In the mid ‘90s, stock trading moved from open outcry in the pits of the Chicago Stock Exchange to electronic trading from desktops in offices all over the city. With that revolution came a need for new and different skills, according to Carl Luft, an associate professor in the Driehaus College of Business (center).

“We wanted to prepare our students to succeed in an industry that was changing dramatically,” he says, explaining the genesis of the MS in Computational Finance.

“When designing the program ten years ago, we asked a panel of industry experts what they wanted from new graduates,” recalls Massimo DiPierro (right), an associate professor in the College of Computing and Digital Media (CDM).

“They said they could find good MBAs who couldn’t write computer programs. And they could find good programmers who didn’t know about business. We decided to bridge that gap by putting our two schools together and leveraging the strengths of each. At the time, our program was unique, and it’s still very different from others because our students can actually put a theoretical model into practice—that’s a huge, important distinction.”

Luft describes the challenge. “Sophisticated traders have a strategy, but since their speed of execution can't compete with a computer's, they need someone to convert their ideas into algorithms, which are coded rules for automated calculations and decision making. It’s a great advantage if the person who’s coding understands bid prices, asking prices, volumes and the trader’s overall business objectives.”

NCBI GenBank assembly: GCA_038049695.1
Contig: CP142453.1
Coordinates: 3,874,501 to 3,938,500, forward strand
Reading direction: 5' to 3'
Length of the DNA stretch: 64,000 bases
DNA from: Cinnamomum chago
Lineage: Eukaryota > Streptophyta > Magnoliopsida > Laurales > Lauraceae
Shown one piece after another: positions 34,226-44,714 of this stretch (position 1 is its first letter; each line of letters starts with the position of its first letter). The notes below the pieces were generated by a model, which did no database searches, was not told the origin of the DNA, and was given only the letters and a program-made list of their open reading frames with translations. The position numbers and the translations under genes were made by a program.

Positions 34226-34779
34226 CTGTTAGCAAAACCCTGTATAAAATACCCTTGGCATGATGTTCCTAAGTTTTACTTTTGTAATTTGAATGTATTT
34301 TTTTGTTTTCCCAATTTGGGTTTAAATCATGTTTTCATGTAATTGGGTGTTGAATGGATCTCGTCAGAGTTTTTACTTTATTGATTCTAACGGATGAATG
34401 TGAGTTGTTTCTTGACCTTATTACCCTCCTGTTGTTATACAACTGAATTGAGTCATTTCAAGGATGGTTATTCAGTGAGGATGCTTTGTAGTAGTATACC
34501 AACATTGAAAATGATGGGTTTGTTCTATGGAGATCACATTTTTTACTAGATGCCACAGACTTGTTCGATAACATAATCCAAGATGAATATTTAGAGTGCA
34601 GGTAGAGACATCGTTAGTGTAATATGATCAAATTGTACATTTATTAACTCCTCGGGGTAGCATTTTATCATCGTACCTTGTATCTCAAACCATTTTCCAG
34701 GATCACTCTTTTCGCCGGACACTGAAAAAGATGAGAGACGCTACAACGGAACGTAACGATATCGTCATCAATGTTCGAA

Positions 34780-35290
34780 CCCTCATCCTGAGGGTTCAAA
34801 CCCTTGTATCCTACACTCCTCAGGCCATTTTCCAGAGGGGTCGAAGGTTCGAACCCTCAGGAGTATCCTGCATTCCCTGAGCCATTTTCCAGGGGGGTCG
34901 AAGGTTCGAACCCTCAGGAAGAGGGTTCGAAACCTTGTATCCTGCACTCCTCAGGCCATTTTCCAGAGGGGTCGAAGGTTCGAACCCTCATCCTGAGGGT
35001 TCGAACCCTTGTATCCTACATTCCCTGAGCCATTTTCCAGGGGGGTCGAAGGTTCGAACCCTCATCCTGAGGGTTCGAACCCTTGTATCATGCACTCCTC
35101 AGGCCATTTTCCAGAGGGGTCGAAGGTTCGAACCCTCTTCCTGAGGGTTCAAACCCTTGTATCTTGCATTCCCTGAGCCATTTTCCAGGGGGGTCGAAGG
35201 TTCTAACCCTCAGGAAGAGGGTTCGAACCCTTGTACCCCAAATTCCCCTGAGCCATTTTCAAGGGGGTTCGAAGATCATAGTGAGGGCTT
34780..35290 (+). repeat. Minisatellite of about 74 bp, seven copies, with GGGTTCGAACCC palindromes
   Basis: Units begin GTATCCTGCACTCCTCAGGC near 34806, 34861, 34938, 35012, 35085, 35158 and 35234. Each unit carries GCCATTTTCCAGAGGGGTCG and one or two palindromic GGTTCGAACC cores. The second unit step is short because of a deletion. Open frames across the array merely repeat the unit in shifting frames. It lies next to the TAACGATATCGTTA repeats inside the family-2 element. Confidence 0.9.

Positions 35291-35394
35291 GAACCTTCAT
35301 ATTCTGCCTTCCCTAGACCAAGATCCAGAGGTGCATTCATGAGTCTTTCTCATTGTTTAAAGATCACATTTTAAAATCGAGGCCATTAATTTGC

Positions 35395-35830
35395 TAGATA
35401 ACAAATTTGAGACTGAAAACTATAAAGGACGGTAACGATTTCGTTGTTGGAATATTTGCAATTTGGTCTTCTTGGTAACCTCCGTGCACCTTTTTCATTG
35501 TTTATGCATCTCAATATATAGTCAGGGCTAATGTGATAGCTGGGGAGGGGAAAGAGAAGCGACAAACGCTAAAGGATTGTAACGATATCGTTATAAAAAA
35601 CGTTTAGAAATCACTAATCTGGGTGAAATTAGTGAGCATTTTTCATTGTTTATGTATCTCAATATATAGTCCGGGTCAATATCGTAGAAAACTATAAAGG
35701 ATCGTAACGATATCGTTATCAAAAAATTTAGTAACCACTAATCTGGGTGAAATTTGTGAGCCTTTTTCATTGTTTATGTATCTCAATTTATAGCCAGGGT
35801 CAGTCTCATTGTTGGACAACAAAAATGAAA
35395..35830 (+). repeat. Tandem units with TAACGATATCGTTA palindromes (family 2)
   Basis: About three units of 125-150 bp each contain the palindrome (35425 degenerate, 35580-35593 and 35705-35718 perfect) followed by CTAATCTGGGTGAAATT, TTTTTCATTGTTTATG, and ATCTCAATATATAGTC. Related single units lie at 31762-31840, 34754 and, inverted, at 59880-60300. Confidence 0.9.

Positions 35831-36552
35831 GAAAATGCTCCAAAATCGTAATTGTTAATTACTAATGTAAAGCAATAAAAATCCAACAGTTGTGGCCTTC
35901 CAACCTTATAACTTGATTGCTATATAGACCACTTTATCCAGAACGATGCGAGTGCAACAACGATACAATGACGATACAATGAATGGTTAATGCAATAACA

“When technology came between the trader and the transaction, the risk was suddenly much greater. With the speed of electronic trading, a mistake could quickly get away from a trader; in a blink, firms could go bankrupt,” adds Mark Goetsch (left), an adjunct professor in CDM who helped develop the program as a graduate student. “But our graduates could make complex trading strategies work. That was our edge. From the beginning, they were in great demand, and today this MS is more relevant than ever.”

In 2004, the program expected 10 students and got 20. Last year, 80 students enrolled.

The idea for the MS started in DiPierro’s class, Monte Carlo Algorithms, which covers mathematical techniques for quantifying risk. “I was illustrating concepts with examples from physics, and my students asked for more—for finance examples—because they had come to the course with the hope of finding a very particular answer: 'How do you determine the risk of an investment?' " he recalls. "Their jobs were changing, and they wanted to stay on top of the technology.”

While graduates have three natural employment venues—large banks looking for people with specialized skills; hedge funds looking for people who can run simulations using statistical tools; and trading companies looking for very good programmers who understand finance and can fill multiple roles—what’s taught in the program has far-ranging applications, says DiPierro: “Every business has to calculate the risk in decisions.”

Given the interest in the MS in Computational Finance, the two colleges are working on another collaboration, this time an MS in Enterprise Risk Management, which will be offered through the Driehaus College of Business but include a concentration in cyber risk. “I think this will be another first in the country,” Luft says. “Everything is becoming more dependent on technology now. If businesses don’t embrace technology, they’ll be left behind, no matter what.”